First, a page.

L. Rock


Class Politics in Palestine

(June 1939)

Originally published in New International, June 1939.
Reprinted in Tony Cliff, Selected Writings Volume 1: International Struggle and the Marxist Tradition, Bookmarks, London 2001, pp.7-10.
Transcribed and marked up by Einde O’Callaghan for REDS – Die Roten.

The political situation in Palestine is highly complicated. Many factors are jumbled together in a large chequered knot. Hence it is very hard to establish an internationalist class policy for the Palestine proletariat; hence also the great confusion in the circles of the revolutionary left with regard to the problems of this country. The fact that in Palestine itself there does not yet exist a large revolutionary force, which might illuminate the international labour movement in this darkness, has also contributed to an increase in the confusion.

The political problem of Palestine must be considered from two main points: first, a definition of the essence of the Arabian national movement, and, second, the role played by Jewish immigration and settlement. Only an exact Marxian analysis of these two questions can lead us on the correct revolutionary socialist road in the country.


The Zionists and the Arab movement

All wings of the Zionist movement hold firmly to the theory that no anti-imperialist liberation movement exists in Palestine and that the existing Arab movement is the product of the propaganda of the Arab feudalists, and the agents of German and Italian fascism. This is said not only by the fascist Zionists and the liberal bourgeoisie, but also by the reformists and even the members of the London Bureau – “Poale Zion and Marxist Circle” and the “Hashomer Hatzair”. As grounds for this view they use three arguments: (1) at the head of the Arabian movement stand feudalists for the most part, hence the movement is reactionary; (2) a movement that practises terrorism against the Jewish population, and is mainly against Jewish workers, is nothing but a pogrom movement; (3) a movement supported by Hitler and Mussolini is necessarily reactionary and fascistic. These arguments are wrong from the ground up and distort the reality, inasmuch as they are calculated to cover up more or less Zionist aspirations and an alliance with oppressive British imperialism.

Have not many national movements been led by feudalists (e.g. Abd-el Krim in Morocco, the Syrian and Egyptian national movements in their inception, etc.)? Were not national liberation movements at the beginning of their development, when they were under feudal leadership, often directed against members of other nationalities in their land (Ireland, formerly also India, the Boxer uprising in China, etc.)? And are not national liberation movements exploited largely by other imperialist forces which are hostile to the imperialism against which the movement is directed? There is no doubt that the Arab national movement in Palestine, like its parallels in other colonial countries, is historically essentially an anti-imperialist movement.

This premise is accepted not only by Marxists, but also by Stalinists. The latter, however, draw therefrom absolutely opportunistic conclusions. They attempt to maintain the unity of the national movement and so prevent a class differentiation. The lessons of the national liberation movements and especially the lessons of the Chinese Revolution clearly demonstrate the correctness of the view of Lenin and Trotsky, namely that the only path to national liberation lies through deepening the social conquests of the masses and extending the class struggle among the nationally-oppressed people.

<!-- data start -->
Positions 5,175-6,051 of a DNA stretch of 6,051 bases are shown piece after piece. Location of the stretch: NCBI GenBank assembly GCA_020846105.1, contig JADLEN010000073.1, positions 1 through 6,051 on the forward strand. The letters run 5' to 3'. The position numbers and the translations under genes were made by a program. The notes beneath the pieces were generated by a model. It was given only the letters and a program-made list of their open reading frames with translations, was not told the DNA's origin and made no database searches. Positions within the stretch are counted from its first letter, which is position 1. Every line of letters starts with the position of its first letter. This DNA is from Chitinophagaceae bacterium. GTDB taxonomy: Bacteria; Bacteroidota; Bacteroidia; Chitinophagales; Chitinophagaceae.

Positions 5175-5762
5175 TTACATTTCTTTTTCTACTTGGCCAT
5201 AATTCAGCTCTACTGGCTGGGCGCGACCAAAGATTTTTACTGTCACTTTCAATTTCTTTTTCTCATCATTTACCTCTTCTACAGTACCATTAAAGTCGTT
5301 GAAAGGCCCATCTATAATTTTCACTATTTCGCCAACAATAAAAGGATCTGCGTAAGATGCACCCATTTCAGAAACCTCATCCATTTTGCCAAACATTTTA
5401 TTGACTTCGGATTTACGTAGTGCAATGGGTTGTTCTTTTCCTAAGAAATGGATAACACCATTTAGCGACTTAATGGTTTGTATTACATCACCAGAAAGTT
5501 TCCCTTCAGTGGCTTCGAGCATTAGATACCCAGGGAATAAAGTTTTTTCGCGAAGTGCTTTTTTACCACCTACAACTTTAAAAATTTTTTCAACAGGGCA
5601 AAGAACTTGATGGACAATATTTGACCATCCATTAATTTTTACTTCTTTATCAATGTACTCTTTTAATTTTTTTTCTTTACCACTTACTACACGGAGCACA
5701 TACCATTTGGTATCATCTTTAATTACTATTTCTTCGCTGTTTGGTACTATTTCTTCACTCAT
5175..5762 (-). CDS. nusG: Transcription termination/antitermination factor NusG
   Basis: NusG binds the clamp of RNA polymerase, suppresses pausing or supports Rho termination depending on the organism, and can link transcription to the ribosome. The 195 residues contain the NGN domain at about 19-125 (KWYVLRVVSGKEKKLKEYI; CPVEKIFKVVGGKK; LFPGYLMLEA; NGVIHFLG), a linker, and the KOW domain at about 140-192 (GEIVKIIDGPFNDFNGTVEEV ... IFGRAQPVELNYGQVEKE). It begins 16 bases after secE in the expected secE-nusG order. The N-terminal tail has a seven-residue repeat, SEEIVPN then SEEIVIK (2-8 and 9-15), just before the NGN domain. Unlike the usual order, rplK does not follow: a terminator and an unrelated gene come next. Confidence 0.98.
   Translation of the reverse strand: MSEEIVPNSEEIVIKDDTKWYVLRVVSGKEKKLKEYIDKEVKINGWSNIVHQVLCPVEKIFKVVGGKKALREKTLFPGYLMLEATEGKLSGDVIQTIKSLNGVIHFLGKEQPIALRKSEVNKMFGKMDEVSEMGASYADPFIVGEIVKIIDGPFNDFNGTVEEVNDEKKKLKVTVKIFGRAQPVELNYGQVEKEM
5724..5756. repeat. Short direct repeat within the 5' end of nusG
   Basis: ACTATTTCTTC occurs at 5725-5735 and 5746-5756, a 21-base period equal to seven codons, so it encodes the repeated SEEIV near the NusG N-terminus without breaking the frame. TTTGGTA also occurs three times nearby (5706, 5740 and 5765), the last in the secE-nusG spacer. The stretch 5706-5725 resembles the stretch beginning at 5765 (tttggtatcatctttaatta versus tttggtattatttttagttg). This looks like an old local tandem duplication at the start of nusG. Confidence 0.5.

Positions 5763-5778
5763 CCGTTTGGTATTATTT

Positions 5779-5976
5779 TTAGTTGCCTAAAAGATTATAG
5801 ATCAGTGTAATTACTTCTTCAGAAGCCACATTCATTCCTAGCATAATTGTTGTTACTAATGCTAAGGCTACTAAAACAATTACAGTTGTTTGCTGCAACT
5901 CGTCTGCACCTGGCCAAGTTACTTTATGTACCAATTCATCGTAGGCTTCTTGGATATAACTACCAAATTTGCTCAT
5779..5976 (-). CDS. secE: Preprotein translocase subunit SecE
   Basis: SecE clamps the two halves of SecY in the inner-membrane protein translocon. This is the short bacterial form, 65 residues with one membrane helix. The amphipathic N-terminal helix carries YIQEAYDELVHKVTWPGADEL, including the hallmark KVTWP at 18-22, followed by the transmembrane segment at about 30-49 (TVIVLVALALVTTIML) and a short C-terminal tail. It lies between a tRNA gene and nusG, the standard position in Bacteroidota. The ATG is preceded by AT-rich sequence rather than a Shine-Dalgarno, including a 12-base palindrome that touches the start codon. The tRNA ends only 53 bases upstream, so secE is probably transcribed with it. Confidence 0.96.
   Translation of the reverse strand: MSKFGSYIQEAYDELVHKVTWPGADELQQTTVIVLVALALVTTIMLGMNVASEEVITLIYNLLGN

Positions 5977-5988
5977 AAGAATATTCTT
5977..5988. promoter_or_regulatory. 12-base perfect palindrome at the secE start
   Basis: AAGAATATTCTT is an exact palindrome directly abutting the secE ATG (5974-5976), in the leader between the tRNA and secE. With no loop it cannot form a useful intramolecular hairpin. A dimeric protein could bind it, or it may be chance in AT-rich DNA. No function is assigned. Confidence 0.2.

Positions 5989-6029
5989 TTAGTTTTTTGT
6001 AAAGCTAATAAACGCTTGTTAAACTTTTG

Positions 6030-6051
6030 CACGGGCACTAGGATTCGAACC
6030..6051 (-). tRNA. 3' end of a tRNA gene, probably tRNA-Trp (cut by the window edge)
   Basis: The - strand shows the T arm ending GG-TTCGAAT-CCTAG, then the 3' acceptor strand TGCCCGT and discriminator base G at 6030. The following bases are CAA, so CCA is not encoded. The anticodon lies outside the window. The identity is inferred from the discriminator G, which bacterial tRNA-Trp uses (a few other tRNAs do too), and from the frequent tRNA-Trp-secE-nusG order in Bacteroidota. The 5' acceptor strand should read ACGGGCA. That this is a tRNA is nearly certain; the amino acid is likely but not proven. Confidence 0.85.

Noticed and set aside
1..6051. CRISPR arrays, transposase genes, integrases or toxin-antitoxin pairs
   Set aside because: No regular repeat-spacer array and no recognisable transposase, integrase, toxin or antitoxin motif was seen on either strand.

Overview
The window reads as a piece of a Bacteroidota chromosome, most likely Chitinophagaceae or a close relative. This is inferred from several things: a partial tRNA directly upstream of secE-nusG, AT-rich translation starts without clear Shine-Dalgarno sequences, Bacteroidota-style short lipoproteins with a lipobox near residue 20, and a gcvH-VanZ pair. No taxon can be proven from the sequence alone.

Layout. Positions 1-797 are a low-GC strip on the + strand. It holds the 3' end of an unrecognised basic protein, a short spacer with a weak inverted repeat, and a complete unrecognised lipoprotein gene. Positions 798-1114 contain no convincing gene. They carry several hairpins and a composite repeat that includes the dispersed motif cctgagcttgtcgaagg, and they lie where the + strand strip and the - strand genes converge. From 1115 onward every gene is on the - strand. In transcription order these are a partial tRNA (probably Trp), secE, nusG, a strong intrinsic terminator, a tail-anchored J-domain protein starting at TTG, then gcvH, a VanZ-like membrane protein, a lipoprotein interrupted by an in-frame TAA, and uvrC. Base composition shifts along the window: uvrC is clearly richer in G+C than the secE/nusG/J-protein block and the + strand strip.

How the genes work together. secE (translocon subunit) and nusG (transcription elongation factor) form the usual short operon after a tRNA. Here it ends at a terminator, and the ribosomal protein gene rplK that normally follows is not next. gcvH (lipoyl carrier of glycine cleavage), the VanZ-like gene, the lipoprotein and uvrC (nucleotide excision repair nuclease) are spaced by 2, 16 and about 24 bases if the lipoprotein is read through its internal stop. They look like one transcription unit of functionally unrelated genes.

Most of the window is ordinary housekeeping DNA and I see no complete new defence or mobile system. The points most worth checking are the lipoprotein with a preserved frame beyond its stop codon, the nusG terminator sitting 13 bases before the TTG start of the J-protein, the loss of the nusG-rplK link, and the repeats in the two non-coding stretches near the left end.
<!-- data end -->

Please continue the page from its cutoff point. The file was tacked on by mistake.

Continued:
This view obviously applies to Palestine too; and especially here for another reason: Palestine cannot emancipate itself from the imperialist yoke unless a unification of the Arab arid Jewish masses takes place, for the latter represent a third of the population, the Jewish workers are half of the Palestine working class, and Jewish economy is decisive in many branches of industry. The Jewish toiling masses will not, however, support the anti-imperialist movement if no class differentiation takes place in the Arabian national movement. What is so terrible in the situation in Palestine is that, on the one hand, there is a strong national differentiation between Jews and Arabs and, on the other, the national unity in the Arab camp is very firm.

There is, therefore, a grave error in the article reprinted in the New International (February 1939) from the Spark, in which the author speaks with great satisfaction and enthusiasm of the Arabian national unity which has been displayed in the last two and a half years.

The revolutionary Marxists are duty-bound to support the national liberation movement with all their strength even if the bourgeoisie or the feudalists stand for the time being at its head. At the same time, however, they must preserve their independence by showing the proletarian road to national emancipation, for only proletarian hegemony and class differentiation in the national movement can assure the complete and stable emancipation of the colonial people.

Zionism utilises the national and social oppression of the Jewish masses of the world to direct their embitteredness towards national unity, not towards international class struggle. Zionism creates reactionary illusions among the masses with regard to the road to the solution of its problems. Having grown stronger by the decline of the labour movement and the growth of chauvinistic tendencies, Zionism is also necessarily exclusivist and tries to repress the Arabian inhabitants of the country, to gain a Jewish majority, a Jewish state, under any conditions, and to boycott the Arab worker and Arab products. This basic tendency has become increasingly strong in recent years which were years of the alliance with British imperialism.



The Jewish population and Zionism